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At the Risk of Offending

Emily Grossman

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Published: November 14, 2013 at 12:56 PM [UTC]

It's almost midnight as I step out of the hotel lobby into the raw night air. The streets are uncharacteristically quiet--much quieter than my next-door neighbors on the eighth floor, who probably don't know that I can hear every single word of their late-night conversation through the thin wall. No matter, I never sleep much anyway, and tonight's no different.

Ah, what should I write about? With shortened steps, I choose my footing carefully over the glazed snow pack. Earlier today, I'd probed Tammy's brain for writing topics as I drove the two of us up to Anchorage for symphony rehearsal. (I will play viola, and she will observe the conductor and meet with him tomorrow to discuss technique.) Some days, it seems almost impossible to write anything without hurting or offending someone somewhere. If I write about somebody, somebody else is offended that I didn't write about them, too. If I share good news, someone might think I'm bragging. If I share sad news, someone might think I'm throwing a pity party, and my parents start to worry about me. (Heaven forbid I should worry my parents!) If I tell a story, someone might get upset that I shared stuff about them. Or maybe I'll get the facts wrong.

"So, what should I write about?"

"You could write about my plumbing problems and how I ran into a grizzly bear on the way to the outhouse the other day," suggested Tammy. One of her neighbors recently rerouted the wetlands and can claim partial if not total responsibility for flooding dozens of homes in her area. Her entire neighborhood now had no running water, and many were seeking action. The Mayor was on the phone with her now, asking about her neighbor's recent suspicious construction activity. I turned down the volume on the radio and eavesdropped on the conversation, intrigued. Yes, this is all very interesting, but why write about septic problems?

What should I write about? I'd thought some more as we navigated through stop lights and crazy drivers on the unsanded streets. Tammy needed to buy clarinet reeds, and I wanted to check out the Christmas sheet music at the store in town. We made it without either of us getting killed, and I congratulated myself on my awesome driving skills. I don't think Tammy was so impressed, but she thanked me, nevertheless. The sales clerk, also a favorite musical colleague of ours, greeted us both with a warm, enthusiastic hug and lots of stories.

It would be ludicrous to write about deeply personal matters, since the entire world can read the internet. As juicy as they might be, you don't put your diaries out for everyone's feasting eyes. No, whatever I share needs to be edited for appropriateness. But then people will think I have my act together, and, of course, nothing could be further from the truth.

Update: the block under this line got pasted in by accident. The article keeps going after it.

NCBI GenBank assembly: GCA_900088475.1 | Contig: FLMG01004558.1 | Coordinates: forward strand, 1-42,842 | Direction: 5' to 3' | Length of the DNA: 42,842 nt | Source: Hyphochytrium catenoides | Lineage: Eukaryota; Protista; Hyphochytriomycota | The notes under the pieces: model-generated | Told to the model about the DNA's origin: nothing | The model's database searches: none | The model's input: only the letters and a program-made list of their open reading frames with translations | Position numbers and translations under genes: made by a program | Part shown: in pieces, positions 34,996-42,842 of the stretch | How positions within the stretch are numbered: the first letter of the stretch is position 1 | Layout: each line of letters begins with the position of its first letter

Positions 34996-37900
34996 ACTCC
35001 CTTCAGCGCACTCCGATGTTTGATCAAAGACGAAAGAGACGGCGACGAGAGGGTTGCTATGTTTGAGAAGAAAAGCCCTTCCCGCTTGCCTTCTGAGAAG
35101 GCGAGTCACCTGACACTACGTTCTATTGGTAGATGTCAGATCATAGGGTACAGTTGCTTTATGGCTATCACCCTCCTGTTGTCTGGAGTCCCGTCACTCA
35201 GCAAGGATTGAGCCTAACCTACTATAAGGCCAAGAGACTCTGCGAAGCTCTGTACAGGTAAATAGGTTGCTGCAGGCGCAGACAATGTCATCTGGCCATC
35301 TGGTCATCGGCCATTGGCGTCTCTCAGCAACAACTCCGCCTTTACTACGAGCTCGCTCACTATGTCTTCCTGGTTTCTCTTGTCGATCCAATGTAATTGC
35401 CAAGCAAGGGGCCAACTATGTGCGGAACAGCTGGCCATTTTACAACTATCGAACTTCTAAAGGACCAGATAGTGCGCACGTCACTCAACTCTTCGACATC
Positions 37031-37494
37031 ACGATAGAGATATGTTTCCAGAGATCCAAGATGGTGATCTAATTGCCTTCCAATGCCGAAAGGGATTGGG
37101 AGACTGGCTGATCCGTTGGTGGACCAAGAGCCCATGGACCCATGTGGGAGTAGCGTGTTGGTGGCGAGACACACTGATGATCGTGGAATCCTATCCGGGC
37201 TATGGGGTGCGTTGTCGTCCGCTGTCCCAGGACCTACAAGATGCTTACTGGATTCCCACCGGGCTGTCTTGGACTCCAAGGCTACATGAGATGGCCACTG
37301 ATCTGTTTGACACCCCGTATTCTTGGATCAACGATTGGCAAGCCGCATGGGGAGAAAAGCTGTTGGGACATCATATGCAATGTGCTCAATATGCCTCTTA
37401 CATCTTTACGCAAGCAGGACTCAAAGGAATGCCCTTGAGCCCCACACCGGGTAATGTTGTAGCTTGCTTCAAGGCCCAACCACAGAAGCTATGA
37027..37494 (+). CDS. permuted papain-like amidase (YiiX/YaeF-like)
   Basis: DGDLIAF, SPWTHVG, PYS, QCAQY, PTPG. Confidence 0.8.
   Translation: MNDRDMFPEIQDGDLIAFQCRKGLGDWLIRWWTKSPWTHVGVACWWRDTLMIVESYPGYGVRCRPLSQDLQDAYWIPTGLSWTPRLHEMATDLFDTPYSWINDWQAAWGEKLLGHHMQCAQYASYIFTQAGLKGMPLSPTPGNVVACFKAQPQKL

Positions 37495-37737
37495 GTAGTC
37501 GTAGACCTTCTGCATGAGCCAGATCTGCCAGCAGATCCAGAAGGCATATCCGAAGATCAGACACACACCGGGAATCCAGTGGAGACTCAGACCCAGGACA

But why write at all, anyway?

After a quick bite in the hotel restaurant, we headed across the street to the PAC. The rehearsal began, and I sat in the back of the viola section, taking in my new view. If I wrote about how easy I thought the viola part is compared to the violin, people will expect me to play every note perfectly tomorrow, and I still have a lot of practice to do on the Vaughan Williams. If I write that I'm not too excited about this Brubeck piece just yet, then people will think I'm narrow-minded, and I'll hurt the feelings of whoever reeaally loves this Brubeck piece. And who knows, maybe it'll grow on me.

We took a break, and I went outside to chat with the other two members of my string trio, who I don't get to see much because of the distance. I'm thinking about telling them that I miss playing together, ever since our last wedding gig in August, and maybe we should go out after rehearsal just to hang and catch up. But I don't, so we don't, and so I have nothing really to write about. Maybe tomorrow.

The Vaughan Williams Suite for viola and orchestra leaves me with a melancholy aftertaste. Tammy would be staying at the concertmaster's house tonight. I would be heading up to the hotel room alone, with a lot of time on my hands and nothing to write about.

I don't know, maybe moose.

From Aaron Smith
Posted on November 14, 2013 at 3:23 PM
Always enjoy whatever you have to say! Gives me something to think about. Your writing has a way of painting the perfect picture.
From marjory lange
Posted on November 14, 2013 at 5:57 PM
If a person doesn't risk 'offending,' s/he can't be honest. Besides, an 'offense,' technically, has to be done with volition; expressing an opinion--your opinion--unless you deliberately attack someone with it, can't be an offense. Someone may disagree with what you say, but only in our litigious world is creating disagreement 'offensive.'

At the same time, love to hear more about moose...and sitting in the viola section...or at the end of the section (something I doubt you do much except on vla).

From Laurie Niles
Posted on November 15, 2013 at 4:19 PM
At the risk of making a really bad pun, is this this your Musical Moose? ;)
From rosenbaum gavriel
Posted on November 16, 2013 at 9:57 AM
Fiddler bugging him all sorts of shapes became nervous. If it interfering and intervening violin has no knowledge about the violin can do more harm than helping. The more so if it takes the authority of that see, and all double damage. I want to play, entered into the trauma. Suddenly I'm scared, or something threatens me, or will do terror, why I do not play, and begin to threaten: I'll take you to the violin. Threats of this kind I heard my late father, my older brother, my younger brother, two sons, and friendsI ask what you thin

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